Get ready… firework and thunderstorm season is upon us! For many pet owners, this can be a trying time. The loud booms of fireworks and thunder leave many pets distraught. So what’s a pet owner to do?
How do I know if my pet has storm or firework anxiety?
Thunderstorm and firework anxiety is a type of noise phobia. Pets with noise phobias have an irrational fear of certain types of noises, often loud unpredictable sounds like thunder and fireworks. Animals can manifest this fear in many ways, but the most common behaviors that signal firework or thunderstorm anxiety in cats and dogs are pacing, trembling, hiding, panting, destructive behavior, drooling, dilated pupils, racing heart rate and sometimes urinary or fecal accidents.
What can you do to help?
Watching your pet suffer during storms and fireworks can be agonizing, but luckily there are things you can do to help. Treatment usually involves behavioral therapy, but in some cases pharmaceutical intervention is necessary.
First things first, make sure your pet has up to date ID tags and is microchipped.
During times of intense fear, some pets will escape from their owners or homes in an attempt to hide and find safety. If your pet has appropriate identification, it will make it that much easier to find him/her if you are separated. If your pet is microchipped, please ensure that your contact information is up to date. If your pet is not microchipped, please contact us to discuss microchipping.
Provide a safe and comfortable place for your pet to wait out the storm or firework event. For some pets this may be their crate or bed.
Most pets prefer a room with few windows, comfortable bedding and toys or treats. You may consider trying to muffle the frightening noise with calming music or turning up the volume on the television.
Counter Conditioning, Distraction and Desensitization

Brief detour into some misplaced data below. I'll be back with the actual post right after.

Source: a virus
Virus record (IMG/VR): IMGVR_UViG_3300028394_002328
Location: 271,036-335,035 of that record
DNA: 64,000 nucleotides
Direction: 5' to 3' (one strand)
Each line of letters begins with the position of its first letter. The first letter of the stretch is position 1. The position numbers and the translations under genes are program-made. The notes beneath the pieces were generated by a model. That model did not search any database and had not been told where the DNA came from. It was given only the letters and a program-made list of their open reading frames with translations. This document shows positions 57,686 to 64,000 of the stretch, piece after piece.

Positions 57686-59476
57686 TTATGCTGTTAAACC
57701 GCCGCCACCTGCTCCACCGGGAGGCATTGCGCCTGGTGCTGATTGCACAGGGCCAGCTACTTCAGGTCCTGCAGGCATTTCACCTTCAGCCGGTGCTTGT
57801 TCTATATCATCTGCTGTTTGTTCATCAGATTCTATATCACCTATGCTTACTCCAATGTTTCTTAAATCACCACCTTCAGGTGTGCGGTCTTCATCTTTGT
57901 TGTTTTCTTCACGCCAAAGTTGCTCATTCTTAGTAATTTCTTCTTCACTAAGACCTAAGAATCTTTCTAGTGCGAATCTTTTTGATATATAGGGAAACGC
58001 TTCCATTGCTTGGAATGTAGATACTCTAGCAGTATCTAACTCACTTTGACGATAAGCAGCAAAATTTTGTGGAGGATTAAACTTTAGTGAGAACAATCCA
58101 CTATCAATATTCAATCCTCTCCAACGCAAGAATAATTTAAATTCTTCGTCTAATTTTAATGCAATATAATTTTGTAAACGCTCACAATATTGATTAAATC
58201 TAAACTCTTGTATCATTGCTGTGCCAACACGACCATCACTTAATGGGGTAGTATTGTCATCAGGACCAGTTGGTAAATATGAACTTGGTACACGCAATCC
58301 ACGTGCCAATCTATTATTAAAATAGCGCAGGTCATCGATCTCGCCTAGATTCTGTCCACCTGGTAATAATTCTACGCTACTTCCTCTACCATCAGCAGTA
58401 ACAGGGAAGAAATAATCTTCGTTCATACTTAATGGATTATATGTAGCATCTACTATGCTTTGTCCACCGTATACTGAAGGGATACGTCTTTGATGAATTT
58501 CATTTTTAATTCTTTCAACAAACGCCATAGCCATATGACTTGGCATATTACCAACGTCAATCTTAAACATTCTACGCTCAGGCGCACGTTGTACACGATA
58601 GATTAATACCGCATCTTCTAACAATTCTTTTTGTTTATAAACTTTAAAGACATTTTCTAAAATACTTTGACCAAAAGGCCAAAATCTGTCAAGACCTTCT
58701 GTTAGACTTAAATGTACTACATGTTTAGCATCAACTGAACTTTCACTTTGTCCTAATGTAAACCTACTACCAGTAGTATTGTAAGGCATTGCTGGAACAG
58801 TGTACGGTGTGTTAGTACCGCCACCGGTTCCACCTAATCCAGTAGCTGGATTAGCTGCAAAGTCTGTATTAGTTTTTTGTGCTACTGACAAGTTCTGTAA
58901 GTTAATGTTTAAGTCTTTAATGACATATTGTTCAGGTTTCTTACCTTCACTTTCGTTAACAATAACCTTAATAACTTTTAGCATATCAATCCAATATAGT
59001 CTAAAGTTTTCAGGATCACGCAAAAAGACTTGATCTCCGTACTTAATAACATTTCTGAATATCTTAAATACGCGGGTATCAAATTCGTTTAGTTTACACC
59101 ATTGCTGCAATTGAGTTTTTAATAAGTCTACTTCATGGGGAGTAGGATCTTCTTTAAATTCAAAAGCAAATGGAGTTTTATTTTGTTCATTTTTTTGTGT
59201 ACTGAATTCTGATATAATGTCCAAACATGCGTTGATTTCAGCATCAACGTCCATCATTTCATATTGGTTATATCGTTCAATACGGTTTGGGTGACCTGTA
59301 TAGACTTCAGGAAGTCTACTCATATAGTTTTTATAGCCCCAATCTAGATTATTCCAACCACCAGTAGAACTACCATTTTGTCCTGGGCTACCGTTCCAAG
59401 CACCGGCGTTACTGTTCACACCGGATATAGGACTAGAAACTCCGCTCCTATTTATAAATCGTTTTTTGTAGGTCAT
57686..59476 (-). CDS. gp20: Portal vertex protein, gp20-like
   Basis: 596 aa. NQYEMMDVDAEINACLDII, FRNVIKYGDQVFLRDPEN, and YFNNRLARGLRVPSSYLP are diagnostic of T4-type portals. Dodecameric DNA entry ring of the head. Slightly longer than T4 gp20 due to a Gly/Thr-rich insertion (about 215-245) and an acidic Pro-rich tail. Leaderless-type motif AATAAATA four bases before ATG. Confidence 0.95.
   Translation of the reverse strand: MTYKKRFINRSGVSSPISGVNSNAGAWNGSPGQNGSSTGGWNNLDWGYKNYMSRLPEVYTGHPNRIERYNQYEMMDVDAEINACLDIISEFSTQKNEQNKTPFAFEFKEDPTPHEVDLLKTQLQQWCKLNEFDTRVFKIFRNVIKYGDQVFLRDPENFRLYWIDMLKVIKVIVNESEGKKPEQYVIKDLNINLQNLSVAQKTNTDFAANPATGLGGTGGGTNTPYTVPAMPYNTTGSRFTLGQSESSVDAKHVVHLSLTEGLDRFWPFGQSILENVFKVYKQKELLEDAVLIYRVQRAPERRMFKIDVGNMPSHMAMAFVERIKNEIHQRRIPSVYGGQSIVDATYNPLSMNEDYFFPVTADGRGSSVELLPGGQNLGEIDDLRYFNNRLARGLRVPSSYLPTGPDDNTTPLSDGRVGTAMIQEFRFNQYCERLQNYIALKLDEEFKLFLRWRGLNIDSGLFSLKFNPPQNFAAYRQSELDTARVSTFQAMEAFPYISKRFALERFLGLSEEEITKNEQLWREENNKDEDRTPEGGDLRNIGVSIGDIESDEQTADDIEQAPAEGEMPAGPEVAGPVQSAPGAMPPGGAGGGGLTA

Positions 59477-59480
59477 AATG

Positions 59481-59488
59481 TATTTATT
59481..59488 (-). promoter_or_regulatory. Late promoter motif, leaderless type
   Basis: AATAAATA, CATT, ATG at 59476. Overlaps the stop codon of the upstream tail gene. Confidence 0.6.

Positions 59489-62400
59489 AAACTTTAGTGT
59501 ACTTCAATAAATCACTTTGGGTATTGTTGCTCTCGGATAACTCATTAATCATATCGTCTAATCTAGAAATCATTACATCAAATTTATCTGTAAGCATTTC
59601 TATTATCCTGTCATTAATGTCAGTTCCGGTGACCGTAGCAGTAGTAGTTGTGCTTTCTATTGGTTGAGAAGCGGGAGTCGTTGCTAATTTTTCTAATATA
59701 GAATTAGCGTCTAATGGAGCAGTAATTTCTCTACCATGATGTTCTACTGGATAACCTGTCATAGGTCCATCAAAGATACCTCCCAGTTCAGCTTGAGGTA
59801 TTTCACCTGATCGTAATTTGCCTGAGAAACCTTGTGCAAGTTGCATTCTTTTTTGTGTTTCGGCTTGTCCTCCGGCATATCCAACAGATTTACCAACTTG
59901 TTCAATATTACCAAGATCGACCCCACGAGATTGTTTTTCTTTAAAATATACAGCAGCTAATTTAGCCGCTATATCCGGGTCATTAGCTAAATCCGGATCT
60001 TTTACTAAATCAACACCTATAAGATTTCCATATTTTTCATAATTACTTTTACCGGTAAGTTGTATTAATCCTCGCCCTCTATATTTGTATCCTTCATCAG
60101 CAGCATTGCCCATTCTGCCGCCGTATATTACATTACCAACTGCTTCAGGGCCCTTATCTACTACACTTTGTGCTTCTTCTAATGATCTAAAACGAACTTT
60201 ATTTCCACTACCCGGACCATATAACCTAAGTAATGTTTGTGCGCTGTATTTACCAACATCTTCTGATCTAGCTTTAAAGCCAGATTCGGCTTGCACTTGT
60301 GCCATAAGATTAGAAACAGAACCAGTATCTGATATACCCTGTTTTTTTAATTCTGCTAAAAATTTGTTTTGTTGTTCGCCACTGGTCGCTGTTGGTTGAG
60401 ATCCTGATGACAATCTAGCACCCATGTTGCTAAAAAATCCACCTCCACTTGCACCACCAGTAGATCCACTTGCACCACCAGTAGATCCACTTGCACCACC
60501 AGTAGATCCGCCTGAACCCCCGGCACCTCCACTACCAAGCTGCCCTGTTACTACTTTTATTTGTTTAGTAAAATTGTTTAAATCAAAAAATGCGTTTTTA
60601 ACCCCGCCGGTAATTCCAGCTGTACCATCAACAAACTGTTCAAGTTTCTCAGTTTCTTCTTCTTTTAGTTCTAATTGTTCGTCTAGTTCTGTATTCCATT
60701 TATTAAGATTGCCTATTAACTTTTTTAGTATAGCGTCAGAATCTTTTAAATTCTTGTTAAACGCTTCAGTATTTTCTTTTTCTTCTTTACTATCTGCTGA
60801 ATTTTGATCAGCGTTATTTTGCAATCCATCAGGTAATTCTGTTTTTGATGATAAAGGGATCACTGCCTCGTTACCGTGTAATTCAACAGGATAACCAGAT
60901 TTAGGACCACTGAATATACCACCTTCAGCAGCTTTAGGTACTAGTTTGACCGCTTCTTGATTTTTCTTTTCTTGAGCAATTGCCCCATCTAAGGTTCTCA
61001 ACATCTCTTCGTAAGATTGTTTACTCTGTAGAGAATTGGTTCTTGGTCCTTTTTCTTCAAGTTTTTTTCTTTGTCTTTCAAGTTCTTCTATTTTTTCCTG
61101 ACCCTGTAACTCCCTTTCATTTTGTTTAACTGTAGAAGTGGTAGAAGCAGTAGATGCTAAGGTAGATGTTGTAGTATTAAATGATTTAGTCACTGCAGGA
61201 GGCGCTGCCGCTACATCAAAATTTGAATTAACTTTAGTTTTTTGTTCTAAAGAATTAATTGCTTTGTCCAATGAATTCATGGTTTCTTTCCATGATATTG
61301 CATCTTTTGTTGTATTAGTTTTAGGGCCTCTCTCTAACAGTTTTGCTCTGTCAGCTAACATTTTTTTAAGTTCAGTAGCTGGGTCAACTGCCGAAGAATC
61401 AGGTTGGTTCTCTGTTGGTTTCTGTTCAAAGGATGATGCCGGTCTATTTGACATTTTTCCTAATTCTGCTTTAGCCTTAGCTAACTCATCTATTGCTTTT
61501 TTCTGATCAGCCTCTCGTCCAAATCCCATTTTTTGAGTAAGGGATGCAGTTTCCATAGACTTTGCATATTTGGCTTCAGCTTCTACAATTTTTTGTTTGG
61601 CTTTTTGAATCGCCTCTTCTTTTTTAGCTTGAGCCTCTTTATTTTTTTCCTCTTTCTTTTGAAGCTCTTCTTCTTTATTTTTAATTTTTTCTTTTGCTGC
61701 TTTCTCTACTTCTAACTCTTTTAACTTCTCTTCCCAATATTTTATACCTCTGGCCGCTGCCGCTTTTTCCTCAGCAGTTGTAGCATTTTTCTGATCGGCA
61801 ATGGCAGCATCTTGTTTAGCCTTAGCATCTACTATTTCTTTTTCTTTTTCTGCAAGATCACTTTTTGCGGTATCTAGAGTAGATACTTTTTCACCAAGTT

Use counter conditioning techniques. Counter conditioning is a technique that pairs a negative trigger with a positive reward. During thunderstorms or fireworks, offer your pet treats and praise to encourage them to view the event in a more positive light.
You can use distraction techniques like running through training commands that your pet knows and offer treat rewards after every successfully completed behavior. Playing a game or introducing fun toys or a treat filled toy can also help distract them and reduce anxiety.
Desensitization can also help. Playing thunderstorm/firework sounds on an electronic device on fair weather days can allow your pet to get used to the loud noise. Over time they can become desensitized to a noise that used to induce anxiety.
If all of the above do not seem to help with your pet’s thunderstorm/firework anxiety, your pet may require additional intervention. Natural remedies like nutraceuticals, pheromone diffusers and Thundershirts may help with milder cases of noise phobias. More severe cases may require prescription anxiolytics. Please call us to set up an appointment to discuss these options in more detail.
It is our pleasure to serve you and your pets. Please do not hesitate to call our offices (708-383-3606) if you have any questions or concerns. Thank you for allowing us to be a part of your veterinary healthcare team.